Metformin and Prostate Cancer: A New Era of s Prostate Cancer Research
Bader A Abdelmaksoud*
Department of clinical oncology and nuclear medicine, Zagazig University, Egypt
Submission: March 13, 2018; Published: March 20, 2018
*Correspondence Address: Bader A Abdelmaksoud, Department of clinical oncology and nuclear medicine, faculty of medicine, Zagazig University, Egypt & King Abddulaziz Specialist Hospital, Sakaka, Aljouf, KSA, Saudi Arabia, Email: email@example.com
How to cite this article: Bader A Abdelmaksoud. Metformin and Prostate Cancer: A New Era of Prostate Cancer Research. Canc Therapy & Oncol Int J. 2018; 9(5): 555774. DOI: 10.19080/CTOIJ.2018.09.555774
Metformin, a biguanide, is primary used in the treatment of type 2 diabetes mellitus (T2DM). Recently, there is a growing interest to examine its role in treatment of different types of cancers . Franciosi and colleagues found a reduction in the risk of development of any cancer due to Metformin use in individuals with T2DM in their systematic review; also, other three systematic reviews assessed the effects of Metformin in individuals with any type of cancer. In meta-analysis of other 20 studies for individuals with T2DM showed that Metformin was associated with a 34% reduction in overall mortality and a 38% reduction in cancer-specific mortality. Two systematic reviews of the association of Metformin with mortality conducted in individuals with any type of cancer with presence or absence of T2DM and came to similar conclusions, but it is also noted that there are differences in the associations between types of cancers and mortality risk with the use of Metformin [2-4].
Prostate cancer (PCa) represents one-third of all new cancer cases each year and the second cause of cancer-related death in US . Development of prostate cancer is usually follow premalignant lesions due to a progressive transition from normal prostatic epithelial cells to prostatic intraepithelial neoplasia. By time, most of tumors progress to castration-resistant prostate cancer (CRPC) with development of metastasis [6-8]. Advanced stages of the disease and formation of metastasis are the main causes of most PCa-related mortality. Although there are multiple treatment strategies, the survival rates remain low. The current treatment strategies for PCa include surgery, chemotherapy, radiotherapy, and hormonal therapy. In advanced stage, PCa is characterized by androgen-dependent growth and medical castration through androgen-deprivation therapy (ADT) is the first-line therapy choice for its treatment. This therapy depresses the proliferative function of androgen receptor (AR) but after 12 and 18 months, patients treated with ADT develop resistance to this therapy (CRPC) [6-8].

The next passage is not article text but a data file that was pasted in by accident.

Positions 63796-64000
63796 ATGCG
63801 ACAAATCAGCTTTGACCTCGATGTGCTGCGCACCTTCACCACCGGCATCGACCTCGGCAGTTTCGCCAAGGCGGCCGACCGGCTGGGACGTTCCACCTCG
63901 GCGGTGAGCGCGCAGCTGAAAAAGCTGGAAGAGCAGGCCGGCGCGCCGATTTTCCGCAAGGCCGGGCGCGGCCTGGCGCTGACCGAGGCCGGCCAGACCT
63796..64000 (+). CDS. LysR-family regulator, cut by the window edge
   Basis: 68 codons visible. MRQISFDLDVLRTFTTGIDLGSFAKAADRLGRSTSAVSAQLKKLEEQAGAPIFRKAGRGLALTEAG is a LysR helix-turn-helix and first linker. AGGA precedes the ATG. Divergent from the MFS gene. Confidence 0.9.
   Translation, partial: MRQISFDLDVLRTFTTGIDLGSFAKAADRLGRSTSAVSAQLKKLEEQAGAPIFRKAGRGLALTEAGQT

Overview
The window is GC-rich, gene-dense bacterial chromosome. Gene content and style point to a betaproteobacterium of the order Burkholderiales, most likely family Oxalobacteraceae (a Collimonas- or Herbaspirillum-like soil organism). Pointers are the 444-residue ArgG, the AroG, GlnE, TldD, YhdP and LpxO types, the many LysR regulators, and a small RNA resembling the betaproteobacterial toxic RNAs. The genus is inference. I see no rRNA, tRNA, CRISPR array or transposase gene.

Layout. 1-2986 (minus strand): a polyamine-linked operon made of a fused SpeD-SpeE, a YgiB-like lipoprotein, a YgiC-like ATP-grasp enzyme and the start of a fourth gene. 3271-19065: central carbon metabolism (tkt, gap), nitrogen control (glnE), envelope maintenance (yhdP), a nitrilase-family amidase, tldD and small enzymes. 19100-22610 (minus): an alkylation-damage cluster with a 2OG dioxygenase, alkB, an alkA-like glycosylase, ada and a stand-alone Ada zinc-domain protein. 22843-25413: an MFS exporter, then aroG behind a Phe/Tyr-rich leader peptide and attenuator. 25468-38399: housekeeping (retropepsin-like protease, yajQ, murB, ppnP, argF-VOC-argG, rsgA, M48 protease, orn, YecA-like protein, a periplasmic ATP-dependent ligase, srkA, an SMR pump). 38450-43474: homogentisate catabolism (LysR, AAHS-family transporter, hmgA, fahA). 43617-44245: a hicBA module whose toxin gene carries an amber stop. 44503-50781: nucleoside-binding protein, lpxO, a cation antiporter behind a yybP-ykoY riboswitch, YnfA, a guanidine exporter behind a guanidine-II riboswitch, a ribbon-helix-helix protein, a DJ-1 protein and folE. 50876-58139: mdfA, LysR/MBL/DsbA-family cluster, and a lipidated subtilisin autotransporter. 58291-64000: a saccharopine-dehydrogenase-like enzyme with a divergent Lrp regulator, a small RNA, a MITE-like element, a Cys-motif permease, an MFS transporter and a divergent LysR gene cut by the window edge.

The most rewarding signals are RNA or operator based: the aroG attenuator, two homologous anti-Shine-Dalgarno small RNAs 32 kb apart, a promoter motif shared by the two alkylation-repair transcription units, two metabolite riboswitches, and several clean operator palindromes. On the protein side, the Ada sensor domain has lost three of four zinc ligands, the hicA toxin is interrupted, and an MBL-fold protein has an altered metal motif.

CRPC is the most aggressive form of PCa and it shows resistance to current available treatment strategies. Recent studies showed that there is existence of a relationship between diabetes, insulin levels, and risk of cancer, including PCa, although, other studies investigating the association between diabetes mellitus and PCa, have reported inconsistent findings. The antineoplastic effect of Metformin was investigated in many recent studies, in which there are evidences that Metformin might have potential benefits on cancer treatment, suggesting a new potential use of this drug beyond its classical indications . The role of Metformin in PCa management was evaluated in many several prospective and retrospective studies. A very interesting meta-analysis conducted by Raval and colleagues in which they retrieved a total of 230 citations through electronic databases and gray literature, after exclusion of certain studies, a total of nine studies were published between 2010 and 2014 were evaluated. In their discussion, they stated that Metformin was marginally associated with a reduction in the risk of biochemical recurrence and Metformin was not associated with all-cause and prostate cancer-specific mortality, also, mixed findings on the association of Metformin and metastases and development CRPC was observed. However, their study findings should be carefully interpreted in the context of the quality and risk of bias present in the included studies as they stated .
In conclusion, Metformin may be considered as an ideal agent to be used as adjuvant to standard treatments for PCa, both as monotherapy and combined with chemotherapeutics or other drugs based on data from studies on cancer cell lines and animal models suggest that Metformin lowers the risk of biochemical recurrence and the rates of mortality in PCa through its intrinsic proprieties and its pleiotropic effects linked with Metformin- mediated fall in plasma glucose and insulin concentrations. Although the potential mechanism of action of Metformin has been largely studied, it is not still completely understood. Other studies are necessary to determine which dose of Metformin can cause profound direct antineoplastic effects on cancer cell metabolism and if these doses can be safely administered to patients. In addition, randomized controlled studies need to be conducted to assess the efficacy of Metformin in men with prostate cancer with or without diabetes.